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Tuesday, 30 October, 2001, 13:33 GMT
Sharks die in aquarium
Sandbar shark, Plymouth
Equipment failure is blamed for killing the sharks
Four valuable sharks have died in their giant tank at a multi-million pound aquarium in Devon.

The Sandbar sharks appeared to have been poisoned by excessive ozone in their tank at the National Marine Aquarium in Plymouth.

Three of the sharks died on Monday, the fourth between Monday evening and Tuesday morning.

Seven others were being monitored by staff who had spent hours in the water, trying to keep them alive.


Whenever you get that sort of failure it is pretty gutting. It is just bad luck and appears to have been unavoidable

Kelvin Boot, National Marine Aquarium

Sand Tiger, Nurse and Bambo Cat sharks which were also in the tank are said to be unaffected.

The Sandbar sharks, each worth 7,000, had been brought to Plymouth to replace a previous batch that died soon after arriving in 1998.

They were killed by hypothermia after their flight from Florida was delayed by a snowstorm at Amsterdam.

The latest deaths were blamed on a malfunction in equipment that should have controlled ozone levels in the tank.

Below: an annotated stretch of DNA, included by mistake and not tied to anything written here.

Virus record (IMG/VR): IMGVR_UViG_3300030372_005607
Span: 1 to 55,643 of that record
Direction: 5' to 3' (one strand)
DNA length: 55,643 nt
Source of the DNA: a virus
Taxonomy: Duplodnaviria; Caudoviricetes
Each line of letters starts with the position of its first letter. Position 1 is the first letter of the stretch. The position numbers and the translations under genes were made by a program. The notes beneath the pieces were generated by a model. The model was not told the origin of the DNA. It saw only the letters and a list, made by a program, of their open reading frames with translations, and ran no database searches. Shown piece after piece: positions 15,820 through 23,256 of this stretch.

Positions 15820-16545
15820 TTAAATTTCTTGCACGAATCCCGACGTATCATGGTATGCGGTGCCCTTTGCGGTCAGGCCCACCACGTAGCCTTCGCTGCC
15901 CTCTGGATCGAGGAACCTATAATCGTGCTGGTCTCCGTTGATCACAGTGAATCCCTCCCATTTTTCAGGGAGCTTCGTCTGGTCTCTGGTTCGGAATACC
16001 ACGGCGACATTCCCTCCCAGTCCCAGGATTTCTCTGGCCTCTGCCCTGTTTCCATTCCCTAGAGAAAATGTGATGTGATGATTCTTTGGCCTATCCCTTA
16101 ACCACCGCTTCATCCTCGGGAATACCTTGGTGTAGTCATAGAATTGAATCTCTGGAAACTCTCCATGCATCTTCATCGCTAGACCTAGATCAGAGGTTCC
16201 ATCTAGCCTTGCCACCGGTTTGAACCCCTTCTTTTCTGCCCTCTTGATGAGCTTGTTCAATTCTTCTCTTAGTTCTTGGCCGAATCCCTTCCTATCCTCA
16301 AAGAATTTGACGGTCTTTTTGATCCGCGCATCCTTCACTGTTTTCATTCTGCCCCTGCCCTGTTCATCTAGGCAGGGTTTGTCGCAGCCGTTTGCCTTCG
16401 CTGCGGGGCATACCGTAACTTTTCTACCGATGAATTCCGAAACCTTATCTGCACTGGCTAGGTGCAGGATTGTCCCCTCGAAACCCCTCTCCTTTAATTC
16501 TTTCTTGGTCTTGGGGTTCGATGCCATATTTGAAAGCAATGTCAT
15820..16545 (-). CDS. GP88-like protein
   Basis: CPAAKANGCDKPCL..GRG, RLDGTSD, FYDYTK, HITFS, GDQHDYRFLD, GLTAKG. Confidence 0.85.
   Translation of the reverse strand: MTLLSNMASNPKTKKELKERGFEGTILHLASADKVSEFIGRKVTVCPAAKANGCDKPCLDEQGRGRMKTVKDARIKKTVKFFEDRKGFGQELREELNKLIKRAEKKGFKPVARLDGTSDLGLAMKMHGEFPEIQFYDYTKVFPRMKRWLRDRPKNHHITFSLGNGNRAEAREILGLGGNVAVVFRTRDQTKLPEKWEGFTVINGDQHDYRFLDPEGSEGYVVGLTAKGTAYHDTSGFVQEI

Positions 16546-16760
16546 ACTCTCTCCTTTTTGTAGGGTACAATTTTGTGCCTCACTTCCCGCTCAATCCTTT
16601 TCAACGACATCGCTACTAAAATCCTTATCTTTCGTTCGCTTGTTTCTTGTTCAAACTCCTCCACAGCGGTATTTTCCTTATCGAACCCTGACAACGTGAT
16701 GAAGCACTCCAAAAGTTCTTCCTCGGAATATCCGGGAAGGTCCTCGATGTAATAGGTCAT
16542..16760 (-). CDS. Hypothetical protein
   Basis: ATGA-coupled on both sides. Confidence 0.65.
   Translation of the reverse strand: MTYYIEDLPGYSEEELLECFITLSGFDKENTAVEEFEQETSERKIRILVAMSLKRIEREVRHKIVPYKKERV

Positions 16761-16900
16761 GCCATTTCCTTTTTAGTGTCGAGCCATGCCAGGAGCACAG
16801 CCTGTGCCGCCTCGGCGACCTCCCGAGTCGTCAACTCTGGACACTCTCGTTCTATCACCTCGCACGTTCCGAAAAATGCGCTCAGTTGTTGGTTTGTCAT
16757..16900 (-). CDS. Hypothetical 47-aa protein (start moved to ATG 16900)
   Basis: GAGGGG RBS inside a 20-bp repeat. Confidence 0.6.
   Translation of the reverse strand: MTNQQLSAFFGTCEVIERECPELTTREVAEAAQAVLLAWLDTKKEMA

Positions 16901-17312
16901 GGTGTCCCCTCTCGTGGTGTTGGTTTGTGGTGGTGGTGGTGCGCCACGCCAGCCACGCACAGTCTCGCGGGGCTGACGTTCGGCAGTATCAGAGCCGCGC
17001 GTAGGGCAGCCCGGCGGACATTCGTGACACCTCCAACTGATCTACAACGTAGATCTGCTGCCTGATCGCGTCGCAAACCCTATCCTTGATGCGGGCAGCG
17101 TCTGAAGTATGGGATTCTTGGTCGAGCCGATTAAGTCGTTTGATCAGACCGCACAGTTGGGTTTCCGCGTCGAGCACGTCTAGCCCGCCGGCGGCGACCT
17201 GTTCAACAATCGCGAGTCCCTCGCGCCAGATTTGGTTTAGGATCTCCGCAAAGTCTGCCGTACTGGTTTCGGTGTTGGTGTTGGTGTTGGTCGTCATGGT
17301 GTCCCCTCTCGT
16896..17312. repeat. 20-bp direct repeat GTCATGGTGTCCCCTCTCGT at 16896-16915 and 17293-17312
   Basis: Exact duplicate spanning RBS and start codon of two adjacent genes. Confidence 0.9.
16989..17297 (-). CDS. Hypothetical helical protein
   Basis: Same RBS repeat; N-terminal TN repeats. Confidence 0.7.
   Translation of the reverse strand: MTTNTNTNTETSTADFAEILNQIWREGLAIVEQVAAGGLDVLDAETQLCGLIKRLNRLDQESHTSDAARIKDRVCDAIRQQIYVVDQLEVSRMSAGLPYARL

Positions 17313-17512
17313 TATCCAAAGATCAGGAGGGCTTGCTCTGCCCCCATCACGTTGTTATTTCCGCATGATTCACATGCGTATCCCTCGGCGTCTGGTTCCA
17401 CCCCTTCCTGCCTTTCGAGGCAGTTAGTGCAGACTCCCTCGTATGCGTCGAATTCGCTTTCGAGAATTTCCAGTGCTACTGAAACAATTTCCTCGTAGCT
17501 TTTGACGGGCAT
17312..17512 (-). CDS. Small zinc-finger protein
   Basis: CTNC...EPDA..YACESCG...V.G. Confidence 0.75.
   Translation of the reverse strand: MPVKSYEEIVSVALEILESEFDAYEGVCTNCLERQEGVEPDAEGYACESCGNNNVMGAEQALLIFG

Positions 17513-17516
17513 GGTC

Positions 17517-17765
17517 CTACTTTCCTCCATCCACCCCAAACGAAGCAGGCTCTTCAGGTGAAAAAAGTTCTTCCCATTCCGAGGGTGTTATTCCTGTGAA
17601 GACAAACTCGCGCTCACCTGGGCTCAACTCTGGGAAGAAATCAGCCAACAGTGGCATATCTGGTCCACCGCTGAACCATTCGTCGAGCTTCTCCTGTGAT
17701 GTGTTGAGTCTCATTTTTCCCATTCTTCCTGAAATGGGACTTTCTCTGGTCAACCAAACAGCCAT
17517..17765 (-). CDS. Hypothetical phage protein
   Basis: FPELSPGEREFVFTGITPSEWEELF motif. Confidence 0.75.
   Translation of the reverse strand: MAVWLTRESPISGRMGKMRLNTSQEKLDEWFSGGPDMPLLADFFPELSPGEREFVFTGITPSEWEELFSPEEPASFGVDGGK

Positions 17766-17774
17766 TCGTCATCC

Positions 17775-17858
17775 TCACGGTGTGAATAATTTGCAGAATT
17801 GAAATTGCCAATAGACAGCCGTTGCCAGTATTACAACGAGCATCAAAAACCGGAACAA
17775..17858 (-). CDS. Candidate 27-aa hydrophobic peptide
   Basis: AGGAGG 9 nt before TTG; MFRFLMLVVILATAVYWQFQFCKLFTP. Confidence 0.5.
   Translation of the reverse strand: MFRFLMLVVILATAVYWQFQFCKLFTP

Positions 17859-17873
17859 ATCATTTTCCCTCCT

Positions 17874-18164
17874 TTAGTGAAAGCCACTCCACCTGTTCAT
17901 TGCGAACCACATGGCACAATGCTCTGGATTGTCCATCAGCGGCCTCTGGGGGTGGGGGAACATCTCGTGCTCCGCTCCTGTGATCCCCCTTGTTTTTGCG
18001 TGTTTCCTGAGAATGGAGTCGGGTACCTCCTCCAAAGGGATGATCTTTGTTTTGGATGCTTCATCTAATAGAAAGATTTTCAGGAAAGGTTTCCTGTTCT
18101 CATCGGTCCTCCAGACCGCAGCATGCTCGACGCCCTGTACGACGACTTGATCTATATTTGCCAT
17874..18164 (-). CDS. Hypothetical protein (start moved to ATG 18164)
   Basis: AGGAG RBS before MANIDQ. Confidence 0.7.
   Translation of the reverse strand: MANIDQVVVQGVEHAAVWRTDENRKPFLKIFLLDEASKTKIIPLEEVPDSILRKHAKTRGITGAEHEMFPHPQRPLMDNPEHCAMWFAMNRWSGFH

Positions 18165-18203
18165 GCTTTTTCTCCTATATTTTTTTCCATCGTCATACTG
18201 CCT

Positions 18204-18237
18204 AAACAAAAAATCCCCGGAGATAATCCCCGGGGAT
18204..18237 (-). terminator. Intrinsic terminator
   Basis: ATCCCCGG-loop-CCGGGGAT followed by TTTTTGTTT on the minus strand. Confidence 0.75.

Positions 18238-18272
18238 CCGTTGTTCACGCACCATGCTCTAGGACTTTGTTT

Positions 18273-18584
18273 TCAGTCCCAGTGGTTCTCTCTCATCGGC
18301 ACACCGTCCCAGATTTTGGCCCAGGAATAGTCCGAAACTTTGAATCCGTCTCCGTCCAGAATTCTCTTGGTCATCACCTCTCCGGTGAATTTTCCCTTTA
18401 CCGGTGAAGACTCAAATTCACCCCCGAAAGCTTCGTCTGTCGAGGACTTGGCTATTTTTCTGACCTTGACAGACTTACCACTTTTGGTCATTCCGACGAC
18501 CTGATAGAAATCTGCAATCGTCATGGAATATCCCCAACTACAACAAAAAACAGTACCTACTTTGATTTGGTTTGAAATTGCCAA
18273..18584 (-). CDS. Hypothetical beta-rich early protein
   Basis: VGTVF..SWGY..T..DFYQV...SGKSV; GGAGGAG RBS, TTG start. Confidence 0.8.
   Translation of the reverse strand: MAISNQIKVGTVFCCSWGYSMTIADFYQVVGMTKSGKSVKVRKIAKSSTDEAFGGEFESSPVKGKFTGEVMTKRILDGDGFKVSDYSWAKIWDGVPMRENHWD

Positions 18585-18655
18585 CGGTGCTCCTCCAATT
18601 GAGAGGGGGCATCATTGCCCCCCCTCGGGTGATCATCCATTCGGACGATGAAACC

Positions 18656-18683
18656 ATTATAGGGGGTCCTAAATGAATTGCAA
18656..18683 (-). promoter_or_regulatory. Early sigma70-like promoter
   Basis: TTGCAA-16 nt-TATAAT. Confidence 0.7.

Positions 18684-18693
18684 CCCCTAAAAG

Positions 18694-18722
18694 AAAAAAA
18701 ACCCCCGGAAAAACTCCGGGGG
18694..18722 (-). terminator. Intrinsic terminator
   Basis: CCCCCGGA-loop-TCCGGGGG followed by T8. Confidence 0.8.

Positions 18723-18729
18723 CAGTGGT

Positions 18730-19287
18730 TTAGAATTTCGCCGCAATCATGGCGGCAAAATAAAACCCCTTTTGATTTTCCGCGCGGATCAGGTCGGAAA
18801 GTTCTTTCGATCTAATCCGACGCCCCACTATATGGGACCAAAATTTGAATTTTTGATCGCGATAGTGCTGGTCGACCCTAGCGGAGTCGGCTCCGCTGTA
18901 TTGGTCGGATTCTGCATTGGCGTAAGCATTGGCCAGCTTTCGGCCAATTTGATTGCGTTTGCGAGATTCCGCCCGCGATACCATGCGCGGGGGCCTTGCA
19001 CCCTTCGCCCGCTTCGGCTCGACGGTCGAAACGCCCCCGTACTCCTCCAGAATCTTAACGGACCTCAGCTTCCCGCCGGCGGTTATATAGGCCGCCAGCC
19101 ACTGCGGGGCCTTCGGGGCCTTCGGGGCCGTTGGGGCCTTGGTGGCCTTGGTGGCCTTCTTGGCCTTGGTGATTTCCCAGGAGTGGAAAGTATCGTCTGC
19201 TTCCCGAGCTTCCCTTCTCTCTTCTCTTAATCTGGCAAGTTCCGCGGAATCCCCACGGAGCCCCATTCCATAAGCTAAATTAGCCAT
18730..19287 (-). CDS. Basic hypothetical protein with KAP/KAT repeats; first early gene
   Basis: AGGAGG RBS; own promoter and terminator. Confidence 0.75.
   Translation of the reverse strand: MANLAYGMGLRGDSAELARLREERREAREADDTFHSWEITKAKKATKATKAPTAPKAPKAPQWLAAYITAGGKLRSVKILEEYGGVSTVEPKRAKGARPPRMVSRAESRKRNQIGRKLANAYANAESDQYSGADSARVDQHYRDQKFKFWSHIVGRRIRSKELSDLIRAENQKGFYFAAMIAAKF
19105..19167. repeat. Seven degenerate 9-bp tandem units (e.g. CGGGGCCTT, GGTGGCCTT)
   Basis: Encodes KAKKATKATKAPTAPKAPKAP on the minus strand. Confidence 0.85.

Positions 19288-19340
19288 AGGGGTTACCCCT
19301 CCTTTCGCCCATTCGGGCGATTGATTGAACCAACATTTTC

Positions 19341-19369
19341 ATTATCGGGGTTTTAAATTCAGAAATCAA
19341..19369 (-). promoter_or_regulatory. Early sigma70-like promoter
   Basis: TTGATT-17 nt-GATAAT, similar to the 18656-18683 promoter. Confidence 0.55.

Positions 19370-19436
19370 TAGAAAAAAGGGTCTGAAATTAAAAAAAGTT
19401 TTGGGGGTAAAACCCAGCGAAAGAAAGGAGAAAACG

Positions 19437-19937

Aquarium spokesman Kelvin Boot said the meter was reading zero and kept asking for more ozone.

"Whenever you get that sort of failure it is pretty gutting," he said.

'Bad luck'

"Their swimming pattern wasn't quite right and straight away the people who look after them could tell there was something wrong.

Aquarium rescue, 1998
Staff fought to save a batch of sharks in 1998

"All the fail-safe systems in the world don't seem to be able to prevent this happening.

"It is just bad luck and appears to have been unavoidable."

He said staff had struggled to prevent the deaths.

"They spent hours and hours in the water trying to keep them alive."

The aquarium has launched a full inquiry into the failure of the equipment.

A spokesman for the Shark Trust, Clive James, said: "I think it is a tragic accident.

"The Shark Trust does recognise there is a real value to have the fish in aquaria.

"We know the people here in the aquarium take great care at the highest levels of animal husbandry."

Ethical problems

When the first batch of sharks died, the animal welfare charity Zoocheck criticised the aquarium.

Spokesman Dave Spratt had said: "There is no justification that we can see at all for bringing sharks to Plymouth.

"There is no educational value. There is no conservation value."

The RSPCA has said it will not prosecute because the deaths were an accident.

But it also said the incident "underlines the practical and ethical problems of keeping sharks in captivity".


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